Flinch by Lyndsey Fryman selected in the 2013 Visions in Clay Artists Exhibit

With over 57 participating ceramic artists, Visions In Clay is a juried exhibition that takes place at the LH Horton Jr. Gallery of San Joaquin Delta College in California. The exhibition will run from August 22 through September 19, 2013. Curator of Ceramics at the Arizona State University Art Museum Peter Held has been selected as the exhibition juror. He received his BFA with an emphasis on ceramics from the State University of New York, Brockport and his master’s degree in museum administration from Oregon State University. In his juror’s statement, Held said, “works are becoming more emotionally charged, mysterious, and unsettling. Innovative content narratives are creating dramatic vignettes that address issues of identity, gender, and alienation.” This statement reminds us of the raw emotion and connection viewers have with Lyndsey’s work. 

Fryman Flinch 26h

Flinch, cone 6 electric fired soldate stoneware, colored porcelain slips, oil patina, 21″ x 5″ x 5″

In her statement addressing Flinch into the exhibit, Lyndsey said, “In animal and human social groupings, there’s a hierarchy of what’s considered normal.  Flinch embodies an individual who is the exception from normal.  Being different and misunderstood, I considered the interactions of his peers when placed into a social grouping. This figure exemplifies the cause and effect, the anticipation and expectation of what is in his experience the possibility, that someone will not understand him.”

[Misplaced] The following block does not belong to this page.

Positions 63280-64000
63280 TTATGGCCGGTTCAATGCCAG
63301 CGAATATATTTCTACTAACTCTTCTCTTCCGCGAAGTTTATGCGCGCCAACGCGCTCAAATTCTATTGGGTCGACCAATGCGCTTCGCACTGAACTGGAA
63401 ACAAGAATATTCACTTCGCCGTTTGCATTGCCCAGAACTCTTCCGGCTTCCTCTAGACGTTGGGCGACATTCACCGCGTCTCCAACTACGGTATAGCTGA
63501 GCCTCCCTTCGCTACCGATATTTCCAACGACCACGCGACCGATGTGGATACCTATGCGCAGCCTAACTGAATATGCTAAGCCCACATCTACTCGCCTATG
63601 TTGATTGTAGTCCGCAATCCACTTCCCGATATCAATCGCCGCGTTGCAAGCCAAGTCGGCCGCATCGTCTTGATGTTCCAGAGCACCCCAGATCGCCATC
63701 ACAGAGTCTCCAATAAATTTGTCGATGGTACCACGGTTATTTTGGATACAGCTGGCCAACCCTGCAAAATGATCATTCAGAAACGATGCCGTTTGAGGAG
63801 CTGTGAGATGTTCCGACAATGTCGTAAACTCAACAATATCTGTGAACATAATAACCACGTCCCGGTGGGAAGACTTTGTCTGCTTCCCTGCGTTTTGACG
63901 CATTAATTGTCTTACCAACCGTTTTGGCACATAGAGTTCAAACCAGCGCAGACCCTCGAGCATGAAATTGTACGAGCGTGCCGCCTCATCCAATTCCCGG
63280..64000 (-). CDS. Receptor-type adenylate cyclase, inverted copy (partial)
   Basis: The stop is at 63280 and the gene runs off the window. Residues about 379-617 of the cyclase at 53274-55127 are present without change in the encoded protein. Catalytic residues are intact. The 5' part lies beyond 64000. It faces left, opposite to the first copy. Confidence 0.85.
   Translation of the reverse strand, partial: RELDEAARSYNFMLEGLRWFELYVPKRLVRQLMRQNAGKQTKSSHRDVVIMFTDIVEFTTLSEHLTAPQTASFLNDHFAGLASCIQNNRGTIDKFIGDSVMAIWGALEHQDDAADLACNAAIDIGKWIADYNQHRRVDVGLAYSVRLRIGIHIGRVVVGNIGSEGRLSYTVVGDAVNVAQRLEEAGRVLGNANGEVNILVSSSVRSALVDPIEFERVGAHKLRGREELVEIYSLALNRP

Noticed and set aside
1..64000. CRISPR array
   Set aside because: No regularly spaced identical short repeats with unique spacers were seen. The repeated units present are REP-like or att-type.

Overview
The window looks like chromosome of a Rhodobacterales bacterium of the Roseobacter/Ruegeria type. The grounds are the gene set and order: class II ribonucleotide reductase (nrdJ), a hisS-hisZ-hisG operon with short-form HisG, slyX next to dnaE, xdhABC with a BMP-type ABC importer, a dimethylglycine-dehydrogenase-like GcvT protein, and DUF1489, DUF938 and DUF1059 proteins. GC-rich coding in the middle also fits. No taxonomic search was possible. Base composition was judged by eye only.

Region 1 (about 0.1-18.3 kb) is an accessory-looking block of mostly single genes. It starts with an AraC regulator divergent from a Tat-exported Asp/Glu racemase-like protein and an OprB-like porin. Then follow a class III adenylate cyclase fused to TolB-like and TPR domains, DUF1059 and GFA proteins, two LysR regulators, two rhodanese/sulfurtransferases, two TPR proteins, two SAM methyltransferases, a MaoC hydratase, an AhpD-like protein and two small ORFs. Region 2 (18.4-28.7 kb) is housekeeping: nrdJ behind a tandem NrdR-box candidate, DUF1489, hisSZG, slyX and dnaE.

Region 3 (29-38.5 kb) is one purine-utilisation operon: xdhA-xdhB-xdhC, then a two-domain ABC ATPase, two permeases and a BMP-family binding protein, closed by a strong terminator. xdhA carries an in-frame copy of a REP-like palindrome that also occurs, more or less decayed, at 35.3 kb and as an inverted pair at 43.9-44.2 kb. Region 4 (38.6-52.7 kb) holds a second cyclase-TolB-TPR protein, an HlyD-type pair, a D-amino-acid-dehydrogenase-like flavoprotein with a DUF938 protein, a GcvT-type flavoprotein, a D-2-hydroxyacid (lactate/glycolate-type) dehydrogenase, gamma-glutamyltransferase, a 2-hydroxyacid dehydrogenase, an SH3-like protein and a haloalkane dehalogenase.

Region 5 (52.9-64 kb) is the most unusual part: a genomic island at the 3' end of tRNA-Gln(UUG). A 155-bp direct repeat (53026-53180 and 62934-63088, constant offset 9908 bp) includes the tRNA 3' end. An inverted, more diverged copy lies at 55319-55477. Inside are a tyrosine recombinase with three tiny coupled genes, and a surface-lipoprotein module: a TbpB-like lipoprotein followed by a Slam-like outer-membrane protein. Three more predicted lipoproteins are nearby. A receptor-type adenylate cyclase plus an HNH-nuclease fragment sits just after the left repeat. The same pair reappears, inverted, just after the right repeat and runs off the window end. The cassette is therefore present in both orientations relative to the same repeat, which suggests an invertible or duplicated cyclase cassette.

Lyndsey also said there were a lot of thoughts running through her mind when making this piece as she tried to keep the firms simple to convey or evoke a feeling that could be understood from anyone’s point of view. Lyndsey submitted three pieces total, hoping Flinch would be selected as it is one of her favorite pieces.

Lyndsey said she was surprised to receive the email notifying her of her acceptance into the exhibition, as she immediately thought, “Awesome! Yikes I’ve got to ship this piece to California. All very nerve racking!.”

Lyndsey said it is not her goal to shock, or disgust viewers, but present her experience and point of view so others may begin a dialog about the work, or spectrum disorders. “I would love to be in person for the show so I could hear the responses and discuss the work. My work is my journal, the working process is great therapy for me to understand myself, my circumstances, and what is important in this world; patience, thoughtfulness, and understanding in every repect.” She thinks in a lot of ways, to look at art and appreciate it, one has to develp the same mind set to understand things taken for granted in our human world. Her final words, “I do hope the work can inspire.”


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